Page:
Caroline Quentin

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Caroline Quentin
Born Caroline Jones
(1960-07-11) 11 July 1960 (age 54)
Reigate, Surrey, England, UK
Occupation Actress, comedienne
Years active 1983–present
Spouse(s) Paul Merton (m. 1990; div. 1998)
Sam Farmer (m. 2005)
Children 2

Caroline Quentin (born Caroline Jones; 11 July 1960[1]) is an English actress. Quentin became known for her television appearances: portraying Dorothy in Men Behaving Badly (1992–1998), Maddie Magellan in Jonathan Creek (1997–2000), and DCI Janine Lewis in Blue Murder (2003-2009).

Early life[edit]

Quentin was born in Reigate, Surrey,[2] to Kathleen and Fred Jones, a Royal Air Force pilot.[3] She has three older sisters, Hazel, Kathryn, and Tina.[3] She was educated at the independent Arts Educational School, in Tring, Hertfordshire,[4] and appeared locally in the Pendley Open Air Shakespeare Festival.[citation needed]

Career[edit]

Quentin received an Ian Charleson Award commendation for her Masha in The Seagull at the Oxford Theatre Company in 1991.[5] Her early stage work had also included appearing in the chorus of the original English production of the musical Les Misérables in 1985.

In July 1996, Quentin released a single, a cover of the Exciters' hit "Tell Him", with her Men Behaving Badly co-star Leslie Ash under the name of "Quentin and Ash". The single reached number 25 in the UK Singles Chart and spent 3 weeks in that listing.[6] From 1997 until 2000 Quentin starred alongside Alan Davies in Jonathan Creek playing investigative journalist Maddie Magellan, who uses Jonathan's mind to solve murder mysteries.

Quentin appeared in the 2001 telefilm Hot Money, which was based on the true story of the theft of hundreds of thousands of pounds from the Bank of England. In 1998 she starred in the first sitcom that was specifically built around her: Kiss Me Kate. At the British Comedy Awards in 2004, Quentin won the "Best Comedy Actress" award for her performance in Von Trapped; that year she started the major role of Maggie Mee in the popular drama Life Begins, which returned for a third series in 2006.

ITV has produced 5 series of the police drama Blue Murder, in which Quentin plays against type in the main role DCI Janine Lewis. The pilot aired in the UK on 18 May 2003.[7][8]

Quentin has appeared in Whose Line Is It Anyway?; in a pre-Men Behaving Badly role as a traffic warden in the Mr. Bean episode The Trouble with Mr. Bean in 1991; Room 101; Have I Got News for You; and the 2009-10 BBC comedy series Life of Riley, a sitcom about a dysfunctional blended family; and in the BBC Radio 4 improvisational comedy series The Masterson Inheritance and the popular BBC Radio 2 sitcom On the Blog.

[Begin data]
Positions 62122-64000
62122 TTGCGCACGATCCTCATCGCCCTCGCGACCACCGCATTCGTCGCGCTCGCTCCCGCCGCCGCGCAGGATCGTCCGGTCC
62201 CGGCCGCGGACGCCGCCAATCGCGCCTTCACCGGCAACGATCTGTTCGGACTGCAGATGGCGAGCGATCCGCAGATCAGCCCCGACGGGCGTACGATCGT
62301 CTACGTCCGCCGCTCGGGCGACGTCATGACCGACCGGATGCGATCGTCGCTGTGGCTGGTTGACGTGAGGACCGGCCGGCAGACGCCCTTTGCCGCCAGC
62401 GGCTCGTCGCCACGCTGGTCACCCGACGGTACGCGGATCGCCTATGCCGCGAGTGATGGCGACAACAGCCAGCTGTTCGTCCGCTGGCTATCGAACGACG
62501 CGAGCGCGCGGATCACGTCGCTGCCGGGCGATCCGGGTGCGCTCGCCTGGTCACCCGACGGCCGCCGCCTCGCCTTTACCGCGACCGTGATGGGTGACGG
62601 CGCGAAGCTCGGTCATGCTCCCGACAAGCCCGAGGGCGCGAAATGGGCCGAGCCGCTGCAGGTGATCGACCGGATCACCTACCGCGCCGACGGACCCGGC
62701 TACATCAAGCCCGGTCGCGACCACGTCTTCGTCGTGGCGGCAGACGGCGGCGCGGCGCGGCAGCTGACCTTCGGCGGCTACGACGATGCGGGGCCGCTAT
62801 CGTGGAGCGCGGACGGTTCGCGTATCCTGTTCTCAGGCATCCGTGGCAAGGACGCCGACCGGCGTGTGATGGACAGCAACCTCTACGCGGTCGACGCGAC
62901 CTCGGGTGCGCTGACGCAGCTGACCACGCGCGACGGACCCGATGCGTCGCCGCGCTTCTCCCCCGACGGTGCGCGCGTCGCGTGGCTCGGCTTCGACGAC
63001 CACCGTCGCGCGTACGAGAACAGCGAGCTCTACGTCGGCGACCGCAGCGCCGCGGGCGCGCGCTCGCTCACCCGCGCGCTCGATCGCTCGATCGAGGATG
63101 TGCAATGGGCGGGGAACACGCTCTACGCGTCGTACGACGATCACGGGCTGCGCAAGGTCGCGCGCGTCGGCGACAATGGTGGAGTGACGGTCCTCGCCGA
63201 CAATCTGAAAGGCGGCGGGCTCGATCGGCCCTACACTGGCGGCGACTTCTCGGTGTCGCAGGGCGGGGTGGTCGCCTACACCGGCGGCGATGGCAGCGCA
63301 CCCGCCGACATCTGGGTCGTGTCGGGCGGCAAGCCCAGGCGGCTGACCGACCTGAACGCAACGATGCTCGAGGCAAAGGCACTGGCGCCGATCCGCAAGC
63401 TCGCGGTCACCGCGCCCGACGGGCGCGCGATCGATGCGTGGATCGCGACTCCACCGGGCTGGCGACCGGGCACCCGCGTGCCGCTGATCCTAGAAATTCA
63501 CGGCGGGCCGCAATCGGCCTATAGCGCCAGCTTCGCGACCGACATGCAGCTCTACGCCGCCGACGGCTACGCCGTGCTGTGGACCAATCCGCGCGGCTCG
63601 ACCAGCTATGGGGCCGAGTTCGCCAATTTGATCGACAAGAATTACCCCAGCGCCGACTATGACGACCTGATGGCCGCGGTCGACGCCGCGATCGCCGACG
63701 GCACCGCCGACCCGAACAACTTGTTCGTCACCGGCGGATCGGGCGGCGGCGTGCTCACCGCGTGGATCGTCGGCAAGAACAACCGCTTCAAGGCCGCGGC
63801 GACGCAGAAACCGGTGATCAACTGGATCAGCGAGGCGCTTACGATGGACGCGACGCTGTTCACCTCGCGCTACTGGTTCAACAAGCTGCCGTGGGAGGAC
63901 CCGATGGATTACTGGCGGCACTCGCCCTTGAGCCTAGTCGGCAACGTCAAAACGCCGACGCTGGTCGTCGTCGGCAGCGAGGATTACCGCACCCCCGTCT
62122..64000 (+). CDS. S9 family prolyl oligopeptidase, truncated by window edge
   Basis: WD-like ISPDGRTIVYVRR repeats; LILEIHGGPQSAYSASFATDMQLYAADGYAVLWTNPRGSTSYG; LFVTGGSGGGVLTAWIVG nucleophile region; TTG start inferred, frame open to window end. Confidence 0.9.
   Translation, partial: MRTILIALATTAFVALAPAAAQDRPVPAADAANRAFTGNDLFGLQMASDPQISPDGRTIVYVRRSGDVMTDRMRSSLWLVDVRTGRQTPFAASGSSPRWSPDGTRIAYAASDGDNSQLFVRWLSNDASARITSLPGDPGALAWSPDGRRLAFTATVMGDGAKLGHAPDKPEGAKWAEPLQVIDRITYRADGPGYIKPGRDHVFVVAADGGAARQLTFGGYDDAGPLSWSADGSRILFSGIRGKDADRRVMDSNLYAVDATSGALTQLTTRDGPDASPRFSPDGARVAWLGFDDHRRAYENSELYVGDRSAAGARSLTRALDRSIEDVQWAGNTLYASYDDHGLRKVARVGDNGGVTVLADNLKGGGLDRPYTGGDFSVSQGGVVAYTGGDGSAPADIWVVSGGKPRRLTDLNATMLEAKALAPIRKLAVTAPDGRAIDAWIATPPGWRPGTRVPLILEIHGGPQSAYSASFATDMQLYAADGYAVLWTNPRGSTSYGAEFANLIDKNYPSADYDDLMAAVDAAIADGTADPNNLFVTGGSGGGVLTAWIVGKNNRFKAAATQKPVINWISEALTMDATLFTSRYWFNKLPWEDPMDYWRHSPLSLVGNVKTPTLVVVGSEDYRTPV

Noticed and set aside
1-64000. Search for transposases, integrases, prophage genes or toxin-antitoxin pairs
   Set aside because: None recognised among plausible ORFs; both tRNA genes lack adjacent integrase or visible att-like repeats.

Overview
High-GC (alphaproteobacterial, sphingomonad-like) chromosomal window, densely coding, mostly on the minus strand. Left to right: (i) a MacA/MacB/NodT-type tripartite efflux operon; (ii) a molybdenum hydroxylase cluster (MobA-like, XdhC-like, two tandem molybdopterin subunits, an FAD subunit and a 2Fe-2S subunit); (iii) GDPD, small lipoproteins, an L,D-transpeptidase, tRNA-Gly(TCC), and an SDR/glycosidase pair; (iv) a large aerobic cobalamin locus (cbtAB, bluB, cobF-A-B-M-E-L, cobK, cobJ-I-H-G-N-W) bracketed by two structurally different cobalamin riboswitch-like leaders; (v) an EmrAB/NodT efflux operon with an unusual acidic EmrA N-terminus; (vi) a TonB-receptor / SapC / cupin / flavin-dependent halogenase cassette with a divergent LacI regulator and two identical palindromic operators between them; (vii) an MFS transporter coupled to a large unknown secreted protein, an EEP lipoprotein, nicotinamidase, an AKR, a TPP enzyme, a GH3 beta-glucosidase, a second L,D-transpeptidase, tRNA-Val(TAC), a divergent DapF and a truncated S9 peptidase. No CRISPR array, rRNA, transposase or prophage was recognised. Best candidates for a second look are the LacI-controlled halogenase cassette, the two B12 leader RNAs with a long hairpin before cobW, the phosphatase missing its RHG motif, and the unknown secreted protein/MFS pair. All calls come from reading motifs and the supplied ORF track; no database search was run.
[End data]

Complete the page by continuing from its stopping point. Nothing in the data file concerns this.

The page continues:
On 11 January 2009, Quentin stated on the show Something For The Weekend that she would return to Jonathan Creek in the future if the offer came.

She appeared as Heather Babcock in an episode of Agatha Christie's Miss Marple, The Mirror Crack'd from Side to Side, in 2010. Also in 2010 she started appearing in Marks and Spencer's revamped food range advertisements.[9]

In March 2011, a documentary entitled "Caroline Quentin: A Passage Through India" aired on ITV in the UK. Quentin had harboured a desire to visit India since she completed a school project about the country as a child in the 1960s. The documentary follows Quentin as she travels from the North of India to the South.[10]

Quentin presents Restoration Home on BBC Two. The programme looks into the history and families of the UK's derelict mansion houses which are being restored by their private owners.[11][12]

In 2012 Quentin began working on another documentary series, Cornwall with Caroline Quentin, which shows her travelling across Cornwall.

In 2013, she hosted yet another documentary series, Caroline Quentin’s National Parks.[13]

In 2013 Quentin currently stars in the Comedy Central comedy series Big Bad World as Jan, the mother of the main character Ben (Blake Harrison).

Personal life[edit]

Quentin was married to comic Paul Merton from 1990 until their 1998 divorce.[14] She met Sam Farmer (who is 12 years her junior) in 1999 on the set of Jonathan Creek, where he was a runner.[15] They have two children, Emily (born 1999) and William (born 2003). In 2006 she married Farmer in Tiverton, Devon. They lived in Morebath Manor near the village of Morebath, Devon, close to Tiverton,[15] briefly before moving to a smaller farm nearby.

Works[edit]

Film and television[edit]

Year Title Role Notes
1980 The Squad Vicky Banks Episode: 'Recruits'
1983 Party Party Shirley
1983 Video Stars Fritzie Lang Television film
1984 Dream Stuffing Brenda 3 episodes
1984 Play for Today Receptionist Episode: 'The Groundling and the Kite'
1987 Up Line Patti Technology Television film
1987 Billy the Kid and the Green Baize Vampire